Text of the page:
In 1921, therefore, the Royal Court issued an ordinance adopting the British pound as Guernsey’s legal currency. It would use it alongside its existing Double coins across Guernsey, Sark, Herm and Jethou. From that date forward, Bank of England notes, any notes issued on Guernsey since the start of March 1921, and any copper coin issued by the States of Guernsey would be valid.
Fortunately, the changeover shouldn’t have been too confusing. The Double to Sterling exchange rate was almost the same as it had been for Francs, with twelve eight-double pieces to each Bank of England shilling.
Photo of Guernsey Double coins by Centpacrr at Wikimedia English
Enemy at the Door comes to the end of its run
ITV’s highly-rated series Enemy at the Door came to an end on 29 March 1980. Over the course of 26 episodes, it had given a lightly-fictionalised account of the German occupation of Guernsey. Filmed by London Weekend Television (LWT), it had started its run at 7.30pm on 21 January 1978 and continued for two full series of 13 hour-long episodes each.
Curiously, although set on Guernsey, it was actually filmed on Jersey.
The first episode opened with the German forces arriving to occupy the island. Although Britain had demilitarised the islands (which they’d omitted to tell the Germans) the occupying forces refused to recognise the fact. Instead, they placed the island under martial rule, at least as an interim measure.
One of the locals attempts to escape to the mainland but fails, and he’s injured in the process. This doesn’t help to build trust between the Germans and the locals. The occupation hasn’t got off to a good start.
There are several points of friction between the characters, and not just between the Germans and locals. The local doctor, who stands up for the Guernsey residents naturally comes up against the Commandant, Dieter Richter. Richter, meanwhile, is a thoughtful and considerate man, which puts him at odds with those who are higher up the chain of command and feel he ought to be more severe.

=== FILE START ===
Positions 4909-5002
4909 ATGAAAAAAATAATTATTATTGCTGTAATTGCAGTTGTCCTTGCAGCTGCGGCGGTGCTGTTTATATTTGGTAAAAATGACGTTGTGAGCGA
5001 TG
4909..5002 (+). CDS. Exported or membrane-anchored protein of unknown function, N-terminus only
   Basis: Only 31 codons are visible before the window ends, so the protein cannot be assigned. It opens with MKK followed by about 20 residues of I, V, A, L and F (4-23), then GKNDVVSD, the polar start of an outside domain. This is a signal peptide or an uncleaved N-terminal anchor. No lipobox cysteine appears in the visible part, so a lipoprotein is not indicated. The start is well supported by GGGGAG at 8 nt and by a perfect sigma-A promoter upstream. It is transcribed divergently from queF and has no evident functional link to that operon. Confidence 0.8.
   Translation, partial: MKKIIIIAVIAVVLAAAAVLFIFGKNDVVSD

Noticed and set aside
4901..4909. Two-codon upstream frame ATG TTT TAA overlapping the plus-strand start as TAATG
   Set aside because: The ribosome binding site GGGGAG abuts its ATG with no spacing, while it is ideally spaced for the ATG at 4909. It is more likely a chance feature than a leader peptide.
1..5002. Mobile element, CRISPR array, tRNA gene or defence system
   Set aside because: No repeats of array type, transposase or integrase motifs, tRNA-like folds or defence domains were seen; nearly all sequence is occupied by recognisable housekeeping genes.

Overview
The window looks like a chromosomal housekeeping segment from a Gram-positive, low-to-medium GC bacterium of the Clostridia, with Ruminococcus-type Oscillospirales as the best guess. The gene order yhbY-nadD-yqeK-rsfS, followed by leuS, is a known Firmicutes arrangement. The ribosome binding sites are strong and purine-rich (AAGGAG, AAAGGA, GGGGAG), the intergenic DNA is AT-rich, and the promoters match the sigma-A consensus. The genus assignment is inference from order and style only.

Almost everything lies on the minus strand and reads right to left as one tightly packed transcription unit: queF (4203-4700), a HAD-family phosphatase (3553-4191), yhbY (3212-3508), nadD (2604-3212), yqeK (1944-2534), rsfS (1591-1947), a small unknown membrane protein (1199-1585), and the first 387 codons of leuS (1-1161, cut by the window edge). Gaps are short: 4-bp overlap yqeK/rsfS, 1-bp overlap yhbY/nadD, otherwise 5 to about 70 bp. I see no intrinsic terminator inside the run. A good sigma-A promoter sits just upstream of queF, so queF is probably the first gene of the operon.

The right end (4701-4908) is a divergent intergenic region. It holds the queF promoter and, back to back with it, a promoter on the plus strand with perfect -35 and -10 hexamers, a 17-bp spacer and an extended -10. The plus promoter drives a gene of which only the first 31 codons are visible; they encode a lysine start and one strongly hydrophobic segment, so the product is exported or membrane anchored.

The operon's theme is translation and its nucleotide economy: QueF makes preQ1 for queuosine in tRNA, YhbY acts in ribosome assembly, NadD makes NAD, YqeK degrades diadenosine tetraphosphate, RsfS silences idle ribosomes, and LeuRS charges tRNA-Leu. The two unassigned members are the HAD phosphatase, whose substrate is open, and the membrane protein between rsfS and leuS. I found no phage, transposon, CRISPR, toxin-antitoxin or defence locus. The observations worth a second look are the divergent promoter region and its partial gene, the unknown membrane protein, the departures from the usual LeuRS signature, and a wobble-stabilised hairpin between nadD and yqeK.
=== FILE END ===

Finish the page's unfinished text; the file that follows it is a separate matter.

Enemy at the Door’s famous faces
Enemy at the Door was the first television series to feature Anthony Head. He went on to star in Nescafe adverts, Buffy the Vampire Slayer and Little Britain. One episode also featured John Nettles, who would later return to Jersey to take the title role in the BBC detective series Bergerac.
Guernsey Post Office is established
Guernsey Post Office is older than you think. It was established at the end of March 1794.
The French Revolution was ongoing, it was the year Nelson lost his sight in his right eye and George Washington was still president of the United States.
Yet, to claim that Guernsey had no postal service before this date would be wrong. It’s just that what it did have rather ad-hoc and by no means guaranteed. Without any official arrangement for transporting mail between the mainland and Channel Islands, enterprising individuals set up their own collection points. They handed outgoing mail to the captains of vessels heading to the mainland, and took back any letters arriving on the islands for local distribution.
Pay, pay and pay again